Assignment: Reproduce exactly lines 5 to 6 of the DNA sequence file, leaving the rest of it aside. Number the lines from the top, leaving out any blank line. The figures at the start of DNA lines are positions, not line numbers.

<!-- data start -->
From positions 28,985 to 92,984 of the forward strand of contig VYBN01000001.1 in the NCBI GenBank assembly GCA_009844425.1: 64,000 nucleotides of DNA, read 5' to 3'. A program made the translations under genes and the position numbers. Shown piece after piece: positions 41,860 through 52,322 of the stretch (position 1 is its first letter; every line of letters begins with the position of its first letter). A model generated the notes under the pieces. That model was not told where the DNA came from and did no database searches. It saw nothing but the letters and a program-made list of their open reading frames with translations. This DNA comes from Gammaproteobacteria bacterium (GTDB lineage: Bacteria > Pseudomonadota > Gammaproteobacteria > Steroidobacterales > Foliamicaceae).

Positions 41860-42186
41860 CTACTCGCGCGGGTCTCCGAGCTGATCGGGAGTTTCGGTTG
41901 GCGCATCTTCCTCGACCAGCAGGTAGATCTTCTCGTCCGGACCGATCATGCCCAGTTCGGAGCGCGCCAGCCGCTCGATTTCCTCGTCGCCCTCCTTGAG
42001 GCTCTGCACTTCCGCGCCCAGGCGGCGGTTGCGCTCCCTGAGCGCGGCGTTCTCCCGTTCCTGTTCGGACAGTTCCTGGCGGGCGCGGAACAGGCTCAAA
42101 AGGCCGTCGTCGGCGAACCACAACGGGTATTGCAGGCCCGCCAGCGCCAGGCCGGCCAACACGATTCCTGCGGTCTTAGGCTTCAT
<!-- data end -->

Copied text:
42001 GCTCTGCACTTCCGCGCCCAGGCGGCGGTTGCGCTCCCTGAGCGCGGCGTTCTCCCGTTCCTGTTCGGACAGTTCCTGGCGGGCGCGGAACAGGCTCAAA
42101 AGGCCGTCGTCGGCGAACCACAACGGGTATTGCAGGCCCGCCAGCGCCAGGCCGGCCAACACGATTCCTGCGGTCTTAGGCTTCAT